By Ken Goebel
For the first time the United States has joined other countries honoring the beauty of bonsai with a set of five bonsai images on postage stamps. The USPS first issued these stamps on January 13, 2012. They were issued as Forever® stamps, which are always equal in value to the current First-Class Mail one-ounce rate. First Day Covers with each of these stamps also is available from the USPS.
Art director and stamp designer Ethel Kessler worked with Hilo, Hawaii Artist John D. Dawson to create these stamps. Dawson wanted to show popular trunk variations in the stamp illustrations, as well as portray different species of plants. He created rough sketches of four stamps on tissue paper, then started the back-and-forth exchange with Kessler and a number of consultants. The fifth stamp, a trident maple was added later.
The first stamp is intended to depict a Sierra juniper in semi-cascade style, in which the tip projects over the pot rim but does not extend below the base. Second is a trident maple in informal upright style, in which the trunk bends slightly to the right. Third is a black pine in formal upright style, with the trunk straight and tapering evenly, and symmetrical branches, from base to apex. Fourth is an azalea in multiple-trunk style, with several trunks emerging from one root system. The fifth and final stamp shows a banyan in cascade style, with the tip extending below the pot’s base.
The trees shown are roughly 15 to 20 inches tall in reality.
There are about 14 countries of the world that issue legitimate, usable postage stamps depicting bonsai art. Most of these countries are in Asia. By far, the most abundant issuers of these stamps include China, Vietnam and Philippines. They also provide souvenir sheets, first day covers, commemoratives and cancellations for collectors.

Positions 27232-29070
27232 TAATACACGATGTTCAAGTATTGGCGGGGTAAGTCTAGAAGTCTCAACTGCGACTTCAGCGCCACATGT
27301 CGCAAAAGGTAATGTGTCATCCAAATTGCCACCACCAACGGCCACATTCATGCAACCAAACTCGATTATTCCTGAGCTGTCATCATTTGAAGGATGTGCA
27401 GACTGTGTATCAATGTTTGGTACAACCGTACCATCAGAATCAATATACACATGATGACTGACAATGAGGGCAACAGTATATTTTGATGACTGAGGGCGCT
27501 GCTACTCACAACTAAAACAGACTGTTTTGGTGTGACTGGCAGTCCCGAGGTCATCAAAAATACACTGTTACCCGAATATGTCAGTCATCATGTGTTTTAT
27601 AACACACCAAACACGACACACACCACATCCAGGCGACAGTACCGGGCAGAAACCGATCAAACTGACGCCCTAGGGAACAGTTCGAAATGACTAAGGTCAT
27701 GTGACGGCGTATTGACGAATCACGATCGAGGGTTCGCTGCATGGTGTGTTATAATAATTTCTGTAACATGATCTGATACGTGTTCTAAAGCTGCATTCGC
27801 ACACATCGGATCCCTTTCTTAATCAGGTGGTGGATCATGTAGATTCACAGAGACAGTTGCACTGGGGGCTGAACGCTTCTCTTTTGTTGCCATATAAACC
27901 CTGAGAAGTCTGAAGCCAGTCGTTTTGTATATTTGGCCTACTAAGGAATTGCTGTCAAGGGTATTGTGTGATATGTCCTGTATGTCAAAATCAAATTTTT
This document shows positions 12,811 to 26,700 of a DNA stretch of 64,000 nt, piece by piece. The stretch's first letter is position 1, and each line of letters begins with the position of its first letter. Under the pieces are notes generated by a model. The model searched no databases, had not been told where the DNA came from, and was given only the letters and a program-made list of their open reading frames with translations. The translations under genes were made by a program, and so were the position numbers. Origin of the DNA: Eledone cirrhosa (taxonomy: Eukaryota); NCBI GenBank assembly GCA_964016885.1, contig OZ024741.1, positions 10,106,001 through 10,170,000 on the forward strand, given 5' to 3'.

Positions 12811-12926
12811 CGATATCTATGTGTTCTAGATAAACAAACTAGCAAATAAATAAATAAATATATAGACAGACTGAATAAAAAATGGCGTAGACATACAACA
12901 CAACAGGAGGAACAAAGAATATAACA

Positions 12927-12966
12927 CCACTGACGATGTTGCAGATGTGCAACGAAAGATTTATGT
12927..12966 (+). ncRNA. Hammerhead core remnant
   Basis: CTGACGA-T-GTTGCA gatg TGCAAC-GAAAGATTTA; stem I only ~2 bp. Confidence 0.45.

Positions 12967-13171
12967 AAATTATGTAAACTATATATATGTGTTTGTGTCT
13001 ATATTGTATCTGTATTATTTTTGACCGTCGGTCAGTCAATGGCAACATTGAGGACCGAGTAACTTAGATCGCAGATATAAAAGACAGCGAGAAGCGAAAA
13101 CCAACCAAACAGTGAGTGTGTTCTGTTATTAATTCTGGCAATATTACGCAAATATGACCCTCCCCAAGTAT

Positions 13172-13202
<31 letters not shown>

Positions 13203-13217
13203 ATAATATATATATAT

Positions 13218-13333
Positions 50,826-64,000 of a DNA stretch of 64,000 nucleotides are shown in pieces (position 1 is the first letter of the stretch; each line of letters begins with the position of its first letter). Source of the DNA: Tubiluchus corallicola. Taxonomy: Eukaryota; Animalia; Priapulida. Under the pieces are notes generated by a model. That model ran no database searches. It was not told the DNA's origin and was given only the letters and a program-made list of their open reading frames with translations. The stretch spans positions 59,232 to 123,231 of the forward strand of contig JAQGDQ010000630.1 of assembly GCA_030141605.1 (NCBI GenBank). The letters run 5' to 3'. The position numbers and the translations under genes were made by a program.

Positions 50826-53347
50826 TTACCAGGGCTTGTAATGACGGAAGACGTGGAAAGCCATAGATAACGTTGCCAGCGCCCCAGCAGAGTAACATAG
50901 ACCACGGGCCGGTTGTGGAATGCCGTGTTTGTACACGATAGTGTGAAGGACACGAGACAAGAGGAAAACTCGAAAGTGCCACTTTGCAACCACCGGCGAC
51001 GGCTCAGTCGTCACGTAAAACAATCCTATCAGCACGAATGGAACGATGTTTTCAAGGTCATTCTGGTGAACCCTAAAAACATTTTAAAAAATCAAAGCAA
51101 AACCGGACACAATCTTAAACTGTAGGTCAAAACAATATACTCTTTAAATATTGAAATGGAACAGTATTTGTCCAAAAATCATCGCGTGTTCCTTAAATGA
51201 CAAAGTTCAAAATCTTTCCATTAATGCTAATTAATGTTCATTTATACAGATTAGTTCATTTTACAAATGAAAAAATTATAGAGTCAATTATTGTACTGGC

China Bonsai Stamp
The Ministry of Posts and Telecommunications of China issued a set of six special bonsai stamps on April 18, 1996. Three of the stamps are shown on this First Day Cover, featuring examples of Shan Shui Pen Jing or tray landscapes made from plants attached to rocks, with or without figurines. The titles of the stamps are ‘Green Scenery of Lijiang’ (20 fen), ‘Melting Snow overflows the River’ (50 fen), and ‘Most Uncommon Years and Months of one’s Life’ (100 fen). The designer of the cover and cancellation is Chen Jingyi.
Japan and some smaller countries and regions such as Monaco, San Marino and Maldive Islands occasionally have issued stamps to commemorate special bonsai conventions in Europe and Asia.
Regional Bonsai Stamps
Of course there are the illegal or fraudulent philatelic activities as well. The vast majority of countries issuing fraudulent stamps are in Africa; countries like Angola, Congo, Djibouti, Rwanda and Somalia. Stamps probably are the main source of income for these countries. These are “illegal issues for territories which are not entitled to issue stamps and false stamps produced by fraudsters in the name of an issuing authority with the intent to defraud collectors”.
Perhaps the most notorious of these originated from ANGOLA.
Issued in 2000, these 3,500,000 Kz stamps are illegal per the Universal Postal Union International Bureau. At least three dozen sets of various subjects with this denomination were issued by three companies located in Belgium, Great Britain and Lithuania. The trees depicted here are kurume azalea, bald cypress, chinese wisteria, cork oak, pinus genus and olive.
DJIBOUTI issued in 2007.
These four 800F bonsai stamps are not listed with The World Association for the Development of Philately (WADP) and the Universal Postal Union (UPU).
Not all of my collection is shown here. There are many more bonsai stamps, legitimate and fraudulent, that I am still looking for. No doubt many more will be issued in the future. My main source of collecting these stamps has been eBay auctions, and DelCampe auctions online.